The Department of Corrections provides officers and other frontline staff mental wellness and stress management training. It’s developing a peer-to-peer support program and creating “wellness spaces” within the prisons for staff when they need to decompress.
And those at the Berlin prison can also call on Riley, a comfort dog owned by Lt. Michael Wedge.
The department will ask the Executive Council for permission on Wednesday to accept an $1,800 donation from the State Employees Association to expand that program beyond Berlin to its Concord sites.
In her written request to councilors, Commissioner Helen Hanks said the dog would be available for staff during times of crisis but also to its community partners when they work with victims of violence and trauma. The money will be used for dog training and the handler’s travel expenses.
“The Department of Corrections is taking a multifaceted approach to advancing departmental employee wellness due to the stressors of working in correctional environments as they are real and the hours worked by our … correctional officers is significant,” Hanks wrote. “Corrections officers are first responders when those incarcerated attempt and/or complete suicide, engage in self-injurious behavior, overdose, and engage in acts of violence, to list a few incidents that trigger trauma symptoms in our departmental staff.”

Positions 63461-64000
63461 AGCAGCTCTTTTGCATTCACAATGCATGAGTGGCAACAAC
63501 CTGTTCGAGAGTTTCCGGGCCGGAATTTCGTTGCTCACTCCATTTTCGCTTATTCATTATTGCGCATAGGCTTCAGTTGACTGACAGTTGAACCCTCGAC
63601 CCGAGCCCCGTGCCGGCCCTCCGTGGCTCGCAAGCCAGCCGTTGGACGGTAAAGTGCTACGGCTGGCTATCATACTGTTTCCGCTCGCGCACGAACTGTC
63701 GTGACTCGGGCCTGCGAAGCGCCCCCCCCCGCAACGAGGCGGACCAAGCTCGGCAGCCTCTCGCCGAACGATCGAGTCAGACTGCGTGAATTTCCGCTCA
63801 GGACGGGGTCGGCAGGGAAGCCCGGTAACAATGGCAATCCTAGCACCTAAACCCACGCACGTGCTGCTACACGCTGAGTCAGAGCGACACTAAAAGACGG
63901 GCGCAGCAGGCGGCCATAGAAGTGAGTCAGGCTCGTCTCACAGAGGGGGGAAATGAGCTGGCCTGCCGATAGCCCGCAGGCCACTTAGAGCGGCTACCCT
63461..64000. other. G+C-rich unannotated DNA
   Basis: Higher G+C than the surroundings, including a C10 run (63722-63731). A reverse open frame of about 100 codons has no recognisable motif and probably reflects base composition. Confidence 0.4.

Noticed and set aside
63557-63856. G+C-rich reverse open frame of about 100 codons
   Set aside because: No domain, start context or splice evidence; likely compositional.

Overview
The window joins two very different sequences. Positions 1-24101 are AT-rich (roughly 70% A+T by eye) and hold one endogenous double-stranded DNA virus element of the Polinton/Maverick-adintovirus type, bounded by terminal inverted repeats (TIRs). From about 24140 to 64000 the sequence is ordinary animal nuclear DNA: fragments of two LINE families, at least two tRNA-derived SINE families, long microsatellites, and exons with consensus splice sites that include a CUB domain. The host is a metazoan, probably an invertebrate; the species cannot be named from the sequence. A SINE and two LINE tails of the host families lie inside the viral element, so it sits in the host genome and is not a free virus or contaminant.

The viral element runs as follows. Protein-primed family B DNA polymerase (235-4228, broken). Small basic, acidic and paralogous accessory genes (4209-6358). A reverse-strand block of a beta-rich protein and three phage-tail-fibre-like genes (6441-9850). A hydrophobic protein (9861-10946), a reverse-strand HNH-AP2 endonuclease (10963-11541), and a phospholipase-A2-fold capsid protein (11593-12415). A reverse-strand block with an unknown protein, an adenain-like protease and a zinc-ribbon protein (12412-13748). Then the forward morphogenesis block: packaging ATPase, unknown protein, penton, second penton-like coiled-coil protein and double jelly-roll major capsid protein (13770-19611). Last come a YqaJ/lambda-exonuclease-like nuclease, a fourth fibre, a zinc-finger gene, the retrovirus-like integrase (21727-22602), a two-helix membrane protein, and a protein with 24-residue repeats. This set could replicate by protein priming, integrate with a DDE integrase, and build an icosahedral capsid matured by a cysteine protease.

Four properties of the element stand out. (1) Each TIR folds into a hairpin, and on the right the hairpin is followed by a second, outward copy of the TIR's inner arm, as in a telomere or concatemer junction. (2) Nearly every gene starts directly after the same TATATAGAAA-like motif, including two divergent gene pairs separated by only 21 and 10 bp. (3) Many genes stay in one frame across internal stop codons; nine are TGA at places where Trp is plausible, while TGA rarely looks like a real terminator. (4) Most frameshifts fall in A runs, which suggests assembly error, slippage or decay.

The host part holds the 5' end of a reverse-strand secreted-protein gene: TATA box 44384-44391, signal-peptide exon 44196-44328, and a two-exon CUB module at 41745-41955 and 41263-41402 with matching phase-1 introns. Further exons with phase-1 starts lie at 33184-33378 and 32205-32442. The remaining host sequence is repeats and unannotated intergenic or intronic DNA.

Hanks included grim research findings with her request.
One study found that 19 percent of prison workers, including nurses, social workers, and others working with inmates, reported symptoms severe enough to be diagnosed as post-traumatic stress disorder, a rate six times higher than that found in the general population.
“The comfort dog will improve interaction, mitigate stress, and increase communication between employees, the citizens, and visitors,” said department spokesperson Richelle Angeli.
The department adopted a 10-page comfort dog policy in February.
Annmarie Timmins is a senior reporter with New Hampshire Bulletin (newhampshirebulletin.com). She is a New Hampshire native who covered state government, courts and social justice issues for the Concord Monitor for 25 years.